The Hypernaturals isn’t a series that distils down simply. Just picking up this conclusion without reading earlier volumes will result in confusion and frustration because there is no convenient synopsis. It’s a twelve chapter story about a crisis facing a super team in the future, planned as a novel to be read from the beginning. Chapter by chapter Dan Abnett and Andy Lanning have begun to reveal the bigger picture, and by the time Volume Two ended the Hypernaturals were fighting a threat on two fronts, one of which could wipe out existence.

Rather the forced cliffhanger ended the last book, in which the Hypernaturals had no choice but to trust their most dangerous foe in order to defeat an alternate version of him from a computer generated quantum universe. Yes, it’s complicated, but also thrilling and smart. Abnett and Lanning have built an entire world with generations of superheroes and they’ve been slipping extra information into the articles accompanying each chapter. The accumulation means this story may seem like something at least conceived when they wrote the Legion of Superheroes (some analogues have to remain in place), yet it takes risks a mainstream superhero title wouldn’t. If the succession of major level threats already introduced didn’t generate enough paranoia, soon into this volume it’s revealed that possibly no-one can be trusted, which introduces a new layer of complexity. Abnett and Lanning are old and safe hands, though, so at no point does what’s clever degenerate into incoherency.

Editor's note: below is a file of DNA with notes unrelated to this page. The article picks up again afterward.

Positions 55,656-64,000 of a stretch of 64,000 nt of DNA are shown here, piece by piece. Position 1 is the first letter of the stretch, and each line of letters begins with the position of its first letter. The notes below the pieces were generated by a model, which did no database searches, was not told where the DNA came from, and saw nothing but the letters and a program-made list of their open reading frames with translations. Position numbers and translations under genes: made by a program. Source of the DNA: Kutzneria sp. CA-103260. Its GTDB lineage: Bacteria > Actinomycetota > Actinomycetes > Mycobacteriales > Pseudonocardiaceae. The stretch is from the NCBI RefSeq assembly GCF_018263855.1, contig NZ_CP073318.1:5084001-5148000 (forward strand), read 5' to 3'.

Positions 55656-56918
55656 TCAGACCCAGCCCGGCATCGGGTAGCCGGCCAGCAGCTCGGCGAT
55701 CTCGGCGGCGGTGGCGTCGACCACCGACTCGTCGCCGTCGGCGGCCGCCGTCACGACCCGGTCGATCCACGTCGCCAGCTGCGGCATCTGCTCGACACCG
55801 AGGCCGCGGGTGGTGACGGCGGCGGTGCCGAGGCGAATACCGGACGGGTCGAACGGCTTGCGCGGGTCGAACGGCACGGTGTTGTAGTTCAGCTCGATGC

Artists Andres Guinaldo (on flashbacks), and Tom Derenick (present day) take a complicated plot and render it comprehensible, the design work invested in earlier volumes now paying off. Some backstory remains to be revealed though, and Derenick is tasked with some final extra designs. They’re creepy.

Abnett and Lanning have plotted logically and thrillingly from the start, and they don’t disappoint at the end, undermining much of what they’ve shown, then recontextualising it. It’s a bravura performance and deserves a wider audience.